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The Space Between with Barre Phillips
The Wire review
Andy Hamilton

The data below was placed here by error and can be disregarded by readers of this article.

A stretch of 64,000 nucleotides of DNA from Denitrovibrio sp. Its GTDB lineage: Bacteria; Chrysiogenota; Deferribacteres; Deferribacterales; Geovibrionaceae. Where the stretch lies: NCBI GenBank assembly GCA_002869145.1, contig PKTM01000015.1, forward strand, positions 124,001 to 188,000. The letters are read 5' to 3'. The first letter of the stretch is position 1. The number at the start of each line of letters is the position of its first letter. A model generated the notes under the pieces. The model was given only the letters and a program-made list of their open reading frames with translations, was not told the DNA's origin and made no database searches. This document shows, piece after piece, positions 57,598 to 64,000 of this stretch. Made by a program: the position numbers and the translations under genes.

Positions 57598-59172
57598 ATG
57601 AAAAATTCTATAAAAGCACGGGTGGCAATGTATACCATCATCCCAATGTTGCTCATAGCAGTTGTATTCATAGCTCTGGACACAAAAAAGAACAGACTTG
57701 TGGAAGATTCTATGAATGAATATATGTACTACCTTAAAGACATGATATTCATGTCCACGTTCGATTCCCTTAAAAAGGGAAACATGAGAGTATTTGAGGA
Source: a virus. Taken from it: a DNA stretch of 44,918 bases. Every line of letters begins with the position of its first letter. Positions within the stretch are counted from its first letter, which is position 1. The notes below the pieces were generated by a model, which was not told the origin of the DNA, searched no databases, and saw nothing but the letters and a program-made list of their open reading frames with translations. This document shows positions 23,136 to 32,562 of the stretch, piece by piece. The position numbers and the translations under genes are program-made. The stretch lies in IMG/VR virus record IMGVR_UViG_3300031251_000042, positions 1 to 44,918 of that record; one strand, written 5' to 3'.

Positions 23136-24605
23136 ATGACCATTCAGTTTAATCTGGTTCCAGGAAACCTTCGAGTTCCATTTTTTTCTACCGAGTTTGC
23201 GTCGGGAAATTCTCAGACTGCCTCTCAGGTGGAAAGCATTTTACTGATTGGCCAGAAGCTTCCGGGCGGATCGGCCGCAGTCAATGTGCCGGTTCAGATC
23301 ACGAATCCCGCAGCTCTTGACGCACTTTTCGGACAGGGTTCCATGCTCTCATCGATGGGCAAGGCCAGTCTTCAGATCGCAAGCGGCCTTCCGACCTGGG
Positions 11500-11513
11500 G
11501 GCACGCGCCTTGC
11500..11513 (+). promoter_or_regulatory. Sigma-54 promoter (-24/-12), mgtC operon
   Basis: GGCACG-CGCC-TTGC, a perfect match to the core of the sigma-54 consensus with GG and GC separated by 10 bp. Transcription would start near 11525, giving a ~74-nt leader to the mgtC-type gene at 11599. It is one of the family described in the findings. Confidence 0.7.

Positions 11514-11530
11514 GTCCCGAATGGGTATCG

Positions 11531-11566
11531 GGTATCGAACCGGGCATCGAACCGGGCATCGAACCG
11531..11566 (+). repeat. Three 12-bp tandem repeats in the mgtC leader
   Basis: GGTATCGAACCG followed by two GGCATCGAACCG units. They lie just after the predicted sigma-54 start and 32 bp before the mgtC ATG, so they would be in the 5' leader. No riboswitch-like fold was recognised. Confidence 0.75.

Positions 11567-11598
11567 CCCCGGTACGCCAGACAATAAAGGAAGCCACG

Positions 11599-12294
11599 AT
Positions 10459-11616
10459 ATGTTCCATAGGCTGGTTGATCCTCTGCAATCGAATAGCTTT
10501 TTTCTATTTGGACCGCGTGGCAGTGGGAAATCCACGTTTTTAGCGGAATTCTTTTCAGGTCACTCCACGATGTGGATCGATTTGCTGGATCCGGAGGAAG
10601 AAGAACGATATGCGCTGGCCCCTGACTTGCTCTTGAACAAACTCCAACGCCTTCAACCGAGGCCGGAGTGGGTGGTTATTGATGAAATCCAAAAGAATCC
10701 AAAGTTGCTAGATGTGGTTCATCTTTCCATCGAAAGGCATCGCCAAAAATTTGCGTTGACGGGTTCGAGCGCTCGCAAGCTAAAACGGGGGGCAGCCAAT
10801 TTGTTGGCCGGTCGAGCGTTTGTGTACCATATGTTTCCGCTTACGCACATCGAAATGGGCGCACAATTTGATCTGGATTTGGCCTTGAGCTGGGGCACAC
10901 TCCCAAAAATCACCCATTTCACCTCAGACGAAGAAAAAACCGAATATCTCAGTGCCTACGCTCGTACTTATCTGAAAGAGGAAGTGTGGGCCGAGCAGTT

The Space Between is Philip Gelb (shakuhachi) Pauline Oliveros (accordion) and Dana Reason (piano). Barre Phillips might be a guest, but the veteran bassist is a pivotal presence. The label’s website refers to this date as ‘free Improv’, which shows what a broad approach to making music the term encompasses. This isn’t free Improv of the European kind that developed out of jazz - though Phillips comes from that background. In this instance, it arises more from contemporary composition, and especially minimalism, as Pauline Oliveros’ presence implies. This isn’t the first time on disc that The Space Between have featured an additional improvisor from the jazz tradition: saxophonist Jon Raskin from the ROVA Quartet appeared on between/waves, released under Philip Gelb’s name on Sparkling Beatnik in 1999. If anything, the results here are even more memorable. It’s clear from the lively opening track, "King Kong Passes Through The Gates Of Shaolin Temple And Contemplates Life", that theirs isn’t going to be an entirely minimal, sparsely textured approach. The brief "Do We Deserve Dubya?" understandably raises little enthusiasm for the Texas oilman, but on the long "Incandescent Gesture" and elsewhere, Barre Phillips’s pizzicato playing is implicated in the surges of energy. One of the joys of the album is found in the extraordinary collisions of timbre and tuning. On accordion, Oliveros’s own systems of Just Intonation clash with Dana Reason’s piano in European tuning, while Gelb’s fluttering Japanese flute is hard to keep in tune. Yet the resulting tonal scrunches are delightful, and Barre Phillips’s arco work merges imperceptably into Oliveros’s accordion. The recording quality is superb, though I had to double take when I heard the crickets in the background - not a common sound in the Pennines any time of year.

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